"Vice News condemns in the strongest possible terms the Turkish government's attempts to silence our reporters who have been providing vital coverage from the region," Sutcliffe added. "We continue to work with all relevant authorities to expedite the safe release of our three colleagues and friends." Vice News has become known for reporting in some of the most difficult and dangerous parts of the world, including getting unprecedented access last summer to part of Islamic State-controlled Syria. The three journalists -- Jake Hanrahan and Philip Pendlebury, of the U.K., and an unnamed journalist fixer -- were detained Thursday in a predominately Kurdish region of southeastern Turkey. Reuters reported that the journalists, who were "filming clashes between Turkish security forces and Kurdish militants," did not have government accreditation.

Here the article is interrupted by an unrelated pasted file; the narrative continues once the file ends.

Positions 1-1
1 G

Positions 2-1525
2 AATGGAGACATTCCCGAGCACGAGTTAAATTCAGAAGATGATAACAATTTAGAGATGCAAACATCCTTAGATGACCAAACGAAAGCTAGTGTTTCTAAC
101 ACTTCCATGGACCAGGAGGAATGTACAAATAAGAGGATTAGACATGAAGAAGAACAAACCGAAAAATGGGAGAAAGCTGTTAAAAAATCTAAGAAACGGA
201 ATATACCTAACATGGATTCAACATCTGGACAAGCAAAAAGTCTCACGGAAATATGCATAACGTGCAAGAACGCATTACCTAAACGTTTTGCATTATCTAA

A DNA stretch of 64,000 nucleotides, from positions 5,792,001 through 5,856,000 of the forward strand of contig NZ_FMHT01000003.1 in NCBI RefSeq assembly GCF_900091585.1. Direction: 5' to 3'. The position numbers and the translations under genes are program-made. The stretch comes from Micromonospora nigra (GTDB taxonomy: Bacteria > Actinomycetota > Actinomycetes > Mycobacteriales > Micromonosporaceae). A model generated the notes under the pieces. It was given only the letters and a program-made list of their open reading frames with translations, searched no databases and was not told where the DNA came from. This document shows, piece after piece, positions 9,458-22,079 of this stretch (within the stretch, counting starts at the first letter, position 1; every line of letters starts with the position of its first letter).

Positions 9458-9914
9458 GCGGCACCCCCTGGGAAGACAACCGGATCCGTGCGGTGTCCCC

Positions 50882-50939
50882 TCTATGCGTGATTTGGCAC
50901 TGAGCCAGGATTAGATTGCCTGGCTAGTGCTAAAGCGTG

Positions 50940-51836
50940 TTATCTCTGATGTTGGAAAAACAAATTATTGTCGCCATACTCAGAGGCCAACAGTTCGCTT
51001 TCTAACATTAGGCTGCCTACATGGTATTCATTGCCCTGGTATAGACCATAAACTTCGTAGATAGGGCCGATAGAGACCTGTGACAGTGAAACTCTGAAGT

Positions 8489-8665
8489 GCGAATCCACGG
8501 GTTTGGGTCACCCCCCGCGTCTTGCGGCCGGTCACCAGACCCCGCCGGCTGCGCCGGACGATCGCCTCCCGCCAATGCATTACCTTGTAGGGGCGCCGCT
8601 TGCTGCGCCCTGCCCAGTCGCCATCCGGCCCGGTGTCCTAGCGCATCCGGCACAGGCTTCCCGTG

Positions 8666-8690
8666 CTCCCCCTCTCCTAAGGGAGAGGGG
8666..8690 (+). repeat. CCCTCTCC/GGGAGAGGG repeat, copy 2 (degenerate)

Huffington Post, FBI: When It Comes To @ISIS Terror, Retweets = Endorsements; Which makes Twitter one of the bureau's best informants, Ryan J. Reilly, Aug. 7, 2015. The FBI's best informant has played a role in dozens of terrorism cases over the past several years and provided endless intelligence on extremists across the United States. The informant is young, rich, well-connected, easily distracted and really into reality television. The informant's name? Twitter. The social network is an "extraordinarily effective way to sell shoes, or vacations, or terrorism," and it puts propaganda in the pocket of kids and those with troubled minds, FBI Director James Comey said recently. "It's buzz, buzz, buzz, buzz, buzz. It's the constant feed ... the devil on your shoulder all day long, saying, 'Kill, kill, kill.'"